12) Liszt Transcendental Etude No.2 Berman Live (1976) 5:42; complete performance:http://www.youtube.com/user/StockhausenIsMyCat#p/c/6777FF EDE6D32C85/1/3gGRwIN... 13) Wagner-Liszt Tannhauser Overture Bolet Live (1974) 5:56; 14) Scarlatti K.96 (L.465) Zecchi (1937) 7:05; 15) Scarlatti K.455 (L.209) Horowitz (1962) 7:26; 16) Liszt Rhapsody No.6 Horowitz (1947) 7:54; (there are many other great performances of this famous passage so the choice was hard; Argerich and Cziffra in particular are both wonderful and play this excerpt slightly faster and perhaps more excitingly; but in the end I opted for Volodja's who marvelously captures the capriciousness of this passage.) 17) Thalberg Grande Fantasie on Rossini's Semiramide Earl Wild Live (1981)8:44; 18) Liszt Rhapsody No.9 Gilels (1951) 9:16; 19) Liszt Reminiscences des Huguenots Cohen (1996) 9:37; 20) Liszt Totentanz (version for solo piano) Cohen (1996) 10:29; 21) Alkan Concerto for piano solo, first mov. Hamelin (2006) 10:57; (this is just a small excerpt from what are perhaps the most gargantuan repeated notes ever penned.) 22) Rzewski "The people united will never be defeated", Variation XXIV; Hamelin (1998) 11:32; (Your new alarm clock...) 23) Liszt Rigoletto Paraphrase Bellucci (2001) 11:48; 24) Schubert-Liszt Erlkonig Richter Live (1949) 12:16; (the terrifying repeated notes of Erlkonig are not Liszt's invention but already appear in Schubert's Lied; Schubert's predilection for this technique can also be seen in the finale of his Trio in E-flat D929. ) 25) Liszt Mephisto Waltz No.1 Richter Live (1958) 13:06; 26) Scriabin Piano Sonata No.9 RIchter Live (1966) 13:40; 27) Ravel Alborada del Gracioso Richter Live (1965) 14:13; 28) Prokofiev Piano Sonata No.8 Richter (1961) 14:38 Leaps: 1) Liszt Rhap. No.2 Tom Cat Live (1946); 2) Rosenthal Carnaval de Vienne, Rosenthal (1930) 00:09; (parnassian elegance...it is a great regret that Moritz did not record Liszt's Don Juan for which he was famous! If neutrinos are confirmed travelling faster than light we should rectify this situation by traveling back in time.) Complete performance: http://www.youtube.com/watch?v=TvHy8y9SSlM 3) Rosenthal Carnaval de Vienne, Fialkowska (1998) 00:27; 4) Schumann Carnaval, Michelangeli live (1957) 00:47; 5) Schumann Carnaval, Rachmaninov live (1929) 01:25; (for Sergei's gigantic hands (according to Cyril Smith his right hand could play a wide chord like C4-E4-G4-C5-E5 with the monstrous fingering 2-3-4-5-1 !!! And his left hand could manage a chord like C-E-flat-G-C-G...) leaps like these must have been easy...) 6) Chopin Sonata No.2, Rachmaninov (1930) 2:02; 7) Schumann Fantasy op.17 (2nd mov) Arrau live (1959) 2:16; (these are perhaps the most treacherous leaps in standard repertoire; and very rarely have I heard a live performance which had the required fire and precision. Nightmare live performances of famous pianists abound. Arrau, though not quite note perfect, is splendid.) 8) Chopin Etude op.25 No.4 Sokolov live (1995) 2:52; 9) Chopin Var. op.2 Gilels live (1963) 3:24; 10) Liszt Reminiscences de Don Juan, Ginzburg (1957) 4:02; ("Despite all the exercises this Cadenza will always remain a daring passage" (Busoni). Neuhaus claimed that only the pianola and Ginzburg could play this famous passage accurately; He plays very well indeed though definitely not with the precision of a pianola :-) ) 11) Liszt Reminiscences de Don Juan, Barere (1936) 4:17; 12) Liszt Reminiscences de Don Juan, Wild (1968) 4:32; 13) Liszt Reminiscences de Huguenots, Cohen (1996) 4:46; 14) Liszt Paganini Etude No.6 (1838), vars VIII and IX Nikolai (1983) 5:28; (the 1838 version of this etude contains some of Liszt's most hazardous passages; the leaps in var IX are possibly the most phantasmagoric and risky ever penned. Though I have never heard a performance which does full justice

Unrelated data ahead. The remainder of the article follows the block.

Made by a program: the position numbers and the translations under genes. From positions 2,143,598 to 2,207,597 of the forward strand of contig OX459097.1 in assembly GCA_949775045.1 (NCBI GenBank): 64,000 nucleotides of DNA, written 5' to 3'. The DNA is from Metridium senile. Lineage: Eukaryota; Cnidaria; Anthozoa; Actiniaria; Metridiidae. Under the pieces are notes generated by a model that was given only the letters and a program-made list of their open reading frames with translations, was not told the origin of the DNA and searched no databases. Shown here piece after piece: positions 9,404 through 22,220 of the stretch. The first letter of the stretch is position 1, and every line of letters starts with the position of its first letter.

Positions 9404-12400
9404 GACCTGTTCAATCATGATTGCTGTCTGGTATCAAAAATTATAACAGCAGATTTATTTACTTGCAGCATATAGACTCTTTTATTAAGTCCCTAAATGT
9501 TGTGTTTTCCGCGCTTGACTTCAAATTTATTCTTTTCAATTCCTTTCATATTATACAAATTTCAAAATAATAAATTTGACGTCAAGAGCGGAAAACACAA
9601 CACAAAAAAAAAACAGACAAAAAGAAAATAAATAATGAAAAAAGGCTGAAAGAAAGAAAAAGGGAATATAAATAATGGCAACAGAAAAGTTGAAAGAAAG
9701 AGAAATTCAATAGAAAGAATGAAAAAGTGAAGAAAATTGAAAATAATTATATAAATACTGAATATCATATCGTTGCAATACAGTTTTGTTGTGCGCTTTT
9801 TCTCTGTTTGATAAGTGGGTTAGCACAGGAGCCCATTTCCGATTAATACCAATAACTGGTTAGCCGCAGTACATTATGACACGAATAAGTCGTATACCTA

to this tremendous piece, I think Petrov's is the one which gets closest.) 15) Liszt Transcendental Etude No.4 ("Mazeppa") Berman (1959) 6:16; 16) Liszt Transcendental Etude No.8 ("Wilde Jagd") Berman (1959) 6:44; 17) Liszt Transcendental Etude No.11 ("Harmonies de Soir") Arrau (1937)6:57; complete performance:http://www.youtube.com/user/StockhausenIsMyCat#p/c/E06E1B 5390B4082A/0/fC7uWZV... 18) Liszt Transcendental Etude No.12 ("Chasse neige") Berman live (1976)7:42; complete performance:http://www.youtube.com/user/StockhausenIsMyCat#p/c/6777FF EDE6D32C85/11/Ni5eyk... 19) Liszt Grand Galop Chromatique, Cziffra (1963) 8:12; 20) Liszt "Apres une lecture de Dante" Berman (1977) 8:44; 21) Liszt Mephisto Waltz Arrau live (1963) 9:02; 22) Liszt Mephisto Waltz Ogdon live (1986) 9:20; 23) Liszt Mephisto Waltz Richter live (1958) 9:35; 24) Liszt Mephisto Waltz Ashkenazy (1970) 9:50; 25) Liszt-Busoni Mephisto Waltz Petri (1956) 10:07; (Busoni's transcription is based on the orchestral version of the waltz. In his Liszt editions Busoni always took a very pragmatic approach, mitigating "unnecessary" difficulties. Here the very risky leaps in the right hand are eliminated. But the suggested 2-5 fingering forces a rotation of the hand/forearm creating the illusion of a leap. ) 26) Liszt-Busoni Fantasy and Fugue "Ad nos, ad salutarem undam" Bellucci (2000) 10:26; 27) Liszt-Busoni Figaro Fantasy Gilels (1935) 10:45; 28) Liszt-Busoni Figaro Fantasy Ginzburg (1948) 11:03; 29) Brahms Handel var. 25 Fleisher (1956) 11:24; 30) Brahms Piano concerto No.2 Arrau live (1962) 11:53; 31) Rachmaninov Rhap. on a theme of Paganini Kapell (1951) 12:13 32) Mussorgsky Pictures at an exhibition Kapell live (1953) 12:27; 33) Albeniz Asturias de Larrocha (1986) 12:46; 34) Albeniz Triana de Larrocha (1986) 13:09; 35) Albeniz Triana Rosenthal (1929) 13:34; (it is interesting to compare Albeniz' modern interpreter par excellence (de Larrocha) with Rosenthal who was highly esteemed by the composer himself.) complete performance:http://www.youtube.com/user/StockhausenIsMyCat#p/a/u/0/Iff WtkZE6ZU 36) Scarlatti Sonata K.113 (L.345) Zecchi (1935)13:54; (the hand crossing in Triana seems a child's game compared to the jumps in some of the wildest Scarlatti's sonatas (other examples include K523-L490 (Zecchi), K24-L495 (Pugno) and K27-L449 (Michelangeli)); "In the early sonatas you get some incredible passages of crossing hands, but you don't find it in his later work. You know why? He got too fat." (Andras Schiff)) 37) Liszt La Campanella Friedman (1926) 14:25; 38) Hamelin Etude from Liszt/Paganini (2009) 14:45; The Art of Sound "In the beginning was the Sound". A collection on magical timbre and singing tone. "All technique originates in the art of touch and returns to it" (Liszt) "Technique in the higher sense of the word is concentrated in the mind, it is composed of geometry and wise coordination. That however is only a beginning, for touch also belongs to true technique as does very particularly the use of the pedals" (Busoni) 1) Ravel Jeux d'eau, Cortot 1920 (Undoubtedly one of the seven wonders of the modern world.) 2) Debussy Jimbo's Lullaby, Cortot 1947 0:33 ("Cortot's tone had such an extraordinary quality that one could recognise it from among a hundred pianists" M. Tagliaferro) 3) Debussy Des pas sur la neige, Gieseking 1938 1:17 (Gieseking's transcendental touch allowed him impalpable pianissimos and dizzy diminuendos.) 4) Debussy Pagodes, Gieseking 1956 1:56 ("He painted with fingers dipped in the hues of Degas, Renoir, Manet and Bonnard" A. Chasins)